09 Sep From the field to the headquarters: Doing ethnography in centres of power
10:00 am - 4:00 pm
qualitative course | level: advanced |
for questions related to this event, contact email@example.com
affiliation: Ghent University
In reality, society is not something I can observe. However remote or small it may be, the point of view from Sirius is not more accessible to me. I never observe only situations. To observe a situation (as opposed to observing a planet), is to be in it. If I observe, I am part of it but in the position of a stranger. Out of scholarly interest, I manage to find myself in situations (even if it means provoking them) that present a degree of relative strangeness, one that is strong enough that, not knowing what they do, I undertake to learn it.
Jean Bazin, Interpréter et décrire, notes critiques sur la connaissance en anthropologie. Paris, EHESS, 1996. p. 409.
Ethnography is a methodological and analytical tool that can be used by researchers affiliated with various disciplines and interested in a broad range of themes. Originated in anthropology, as a long-term immersion of Western researchers in non-Western communities that was aimed to document their ways of living and worldviews (Gupta and Ferguson 1997), ethnography made its journey to neighbouring disciplines (from sociology and linguistics to criminology and political science) and its gaze was increasingly directed to sub-groups within the researchers’ own societies affiliated with the social ‘mainstream’ (e.g. middle classes) or political, economic and cultural elites (Nader 1972). Sites of ethnographic fieldwork are no longer limited to remote villages or to the ‘street corner’ (Whyte 1943), but they include mundane settings such as industrial workplaces (Burawoy 2013) and neighbourhood committees (Eliasoph 1998), and extend to centres of power such as military settings (Gusterson 2007), corporate activity (Shachar and Hustinx 2019) and the heart of the creative industries (Mensitieri 2020). Furthermore, ethnographers are increasingly interested in exploring multi-sited and transnational processes and networks (Marcus 1995) that produce new forms of interaction (Knorr Cetina 2009), subjectivity (Heron 2007), accumulation (Rajak 2011) and expertise (Mosse 2004).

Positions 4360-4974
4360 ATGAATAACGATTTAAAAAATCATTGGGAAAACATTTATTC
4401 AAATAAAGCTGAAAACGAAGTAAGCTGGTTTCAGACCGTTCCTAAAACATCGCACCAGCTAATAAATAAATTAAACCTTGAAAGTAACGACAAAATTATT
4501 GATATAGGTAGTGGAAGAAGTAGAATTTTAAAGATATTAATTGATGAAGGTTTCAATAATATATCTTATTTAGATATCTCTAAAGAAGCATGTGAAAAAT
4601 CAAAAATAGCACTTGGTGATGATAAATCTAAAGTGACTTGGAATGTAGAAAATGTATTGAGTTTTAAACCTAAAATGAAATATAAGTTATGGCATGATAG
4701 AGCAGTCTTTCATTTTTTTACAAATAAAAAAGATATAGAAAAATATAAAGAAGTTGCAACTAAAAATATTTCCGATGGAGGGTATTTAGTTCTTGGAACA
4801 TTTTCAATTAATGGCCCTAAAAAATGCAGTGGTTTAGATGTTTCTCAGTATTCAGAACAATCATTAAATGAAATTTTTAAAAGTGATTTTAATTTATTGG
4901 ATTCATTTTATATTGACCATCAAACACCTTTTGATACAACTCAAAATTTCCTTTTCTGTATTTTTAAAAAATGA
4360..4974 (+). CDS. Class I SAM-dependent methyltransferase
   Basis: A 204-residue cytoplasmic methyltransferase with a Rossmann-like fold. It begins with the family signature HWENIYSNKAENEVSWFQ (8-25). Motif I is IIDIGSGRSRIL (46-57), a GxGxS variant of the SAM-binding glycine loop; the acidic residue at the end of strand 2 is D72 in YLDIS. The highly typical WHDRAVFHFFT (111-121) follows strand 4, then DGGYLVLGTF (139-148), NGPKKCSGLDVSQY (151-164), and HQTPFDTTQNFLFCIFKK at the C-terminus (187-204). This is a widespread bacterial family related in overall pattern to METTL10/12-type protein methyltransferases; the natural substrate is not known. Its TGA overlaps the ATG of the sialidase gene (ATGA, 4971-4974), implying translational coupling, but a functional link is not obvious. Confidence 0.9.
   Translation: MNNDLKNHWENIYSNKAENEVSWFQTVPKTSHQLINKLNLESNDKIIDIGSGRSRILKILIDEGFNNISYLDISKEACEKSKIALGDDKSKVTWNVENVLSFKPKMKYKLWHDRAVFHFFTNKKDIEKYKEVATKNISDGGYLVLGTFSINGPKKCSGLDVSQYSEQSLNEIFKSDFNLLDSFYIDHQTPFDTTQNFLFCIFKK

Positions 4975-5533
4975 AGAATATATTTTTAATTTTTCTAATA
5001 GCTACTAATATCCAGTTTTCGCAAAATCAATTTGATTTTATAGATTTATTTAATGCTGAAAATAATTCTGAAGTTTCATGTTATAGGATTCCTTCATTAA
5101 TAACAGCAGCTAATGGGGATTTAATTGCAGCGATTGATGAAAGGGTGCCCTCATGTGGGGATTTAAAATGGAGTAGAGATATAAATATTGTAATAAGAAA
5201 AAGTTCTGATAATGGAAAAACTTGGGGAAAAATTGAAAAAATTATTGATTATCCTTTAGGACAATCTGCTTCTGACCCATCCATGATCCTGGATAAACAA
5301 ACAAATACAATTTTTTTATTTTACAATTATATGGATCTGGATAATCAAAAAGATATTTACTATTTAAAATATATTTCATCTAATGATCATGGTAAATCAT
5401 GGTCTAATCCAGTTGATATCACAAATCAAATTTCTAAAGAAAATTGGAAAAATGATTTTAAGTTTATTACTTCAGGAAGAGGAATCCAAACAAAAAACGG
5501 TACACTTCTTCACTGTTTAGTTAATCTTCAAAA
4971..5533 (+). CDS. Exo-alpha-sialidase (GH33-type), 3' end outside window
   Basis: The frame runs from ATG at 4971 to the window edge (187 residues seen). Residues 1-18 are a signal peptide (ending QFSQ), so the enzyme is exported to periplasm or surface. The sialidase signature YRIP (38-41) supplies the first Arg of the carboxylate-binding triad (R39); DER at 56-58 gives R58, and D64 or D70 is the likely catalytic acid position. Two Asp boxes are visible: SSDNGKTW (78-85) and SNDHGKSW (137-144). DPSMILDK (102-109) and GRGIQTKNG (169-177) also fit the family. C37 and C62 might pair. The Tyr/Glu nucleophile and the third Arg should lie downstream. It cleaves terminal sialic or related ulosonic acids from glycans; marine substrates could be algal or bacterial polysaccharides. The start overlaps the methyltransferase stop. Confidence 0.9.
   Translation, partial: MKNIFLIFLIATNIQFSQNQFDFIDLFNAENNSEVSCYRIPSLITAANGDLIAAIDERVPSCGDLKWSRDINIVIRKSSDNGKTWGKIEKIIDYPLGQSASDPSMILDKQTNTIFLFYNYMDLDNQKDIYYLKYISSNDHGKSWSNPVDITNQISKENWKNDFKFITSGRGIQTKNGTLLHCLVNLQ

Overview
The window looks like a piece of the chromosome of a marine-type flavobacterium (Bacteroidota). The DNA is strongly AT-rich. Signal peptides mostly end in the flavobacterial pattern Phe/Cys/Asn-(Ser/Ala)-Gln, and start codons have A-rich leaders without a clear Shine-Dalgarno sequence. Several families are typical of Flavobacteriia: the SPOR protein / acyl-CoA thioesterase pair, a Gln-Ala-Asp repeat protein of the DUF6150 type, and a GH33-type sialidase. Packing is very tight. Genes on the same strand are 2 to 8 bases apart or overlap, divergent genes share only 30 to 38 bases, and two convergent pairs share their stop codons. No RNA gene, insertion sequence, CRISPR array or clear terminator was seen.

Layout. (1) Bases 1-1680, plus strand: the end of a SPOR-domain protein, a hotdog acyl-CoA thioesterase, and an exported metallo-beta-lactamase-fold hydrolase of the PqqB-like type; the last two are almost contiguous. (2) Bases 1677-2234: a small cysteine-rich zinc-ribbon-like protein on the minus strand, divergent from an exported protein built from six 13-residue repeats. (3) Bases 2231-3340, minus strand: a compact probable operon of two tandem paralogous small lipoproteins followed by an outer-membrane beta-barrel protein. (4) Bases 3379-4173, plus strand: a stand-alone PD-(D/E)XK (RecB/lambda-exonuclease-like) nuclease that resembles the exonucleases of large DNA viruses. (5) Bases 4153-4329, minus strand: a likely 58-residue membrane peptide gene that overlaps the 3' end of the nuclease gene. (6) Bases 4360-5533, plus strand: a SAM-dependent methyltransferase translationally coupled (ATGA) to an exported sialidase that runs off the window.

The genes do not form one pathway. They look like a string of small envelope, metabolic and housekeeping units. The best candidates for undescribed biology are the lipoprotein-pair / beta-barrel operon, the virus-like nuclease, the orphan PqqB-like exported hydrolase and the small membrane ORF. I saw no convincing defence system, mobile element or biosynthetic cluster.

The one-day seminar is intended to introduce students to the fundamental epistemological and methodological aspects of ethnographic practice, with an emphasis on the recent trends described above. To critically reflect on these aspects, the seminar will combine a discussion in some ethnographic classics with examples from the instructors’ ethnographic experience. In particular, we will focus on the challenges of distance in the ethnographic practice: how can a researcher produce the necessary distance in ethnographic situations that are geographically, culturally and socially closed to her/his position, i.e. how can one become “a professional stranger” (Agar 1980)? The seminar will combine lectures, exercises in small groups and collective discussions.
The seminar will be open to students from a variety of disciplinary backgrounds who wish to acquaint themselves with ethnography and particularly to those who already have some basic knowledge and/or practical experience with ethnography. In order to balance the needs of different participants and facilitate mutual learning, we would ask the students interested in joining the course to send us a paragraph (half a page max., to be sent 3 weeks before the course date) stating their motivation to participate in the course, their familiarity and/or experience with ethnography and its potential relevance to their PhD project.
PhDs and postdocs of a Flemish university: 0 €
Other academics: 60 €
Non-profit/Social sector: 100€
Private sector: 200 €
On Campus-Ghent University
Dr. Giulia Mensitieri & Dr. Itamar Shachar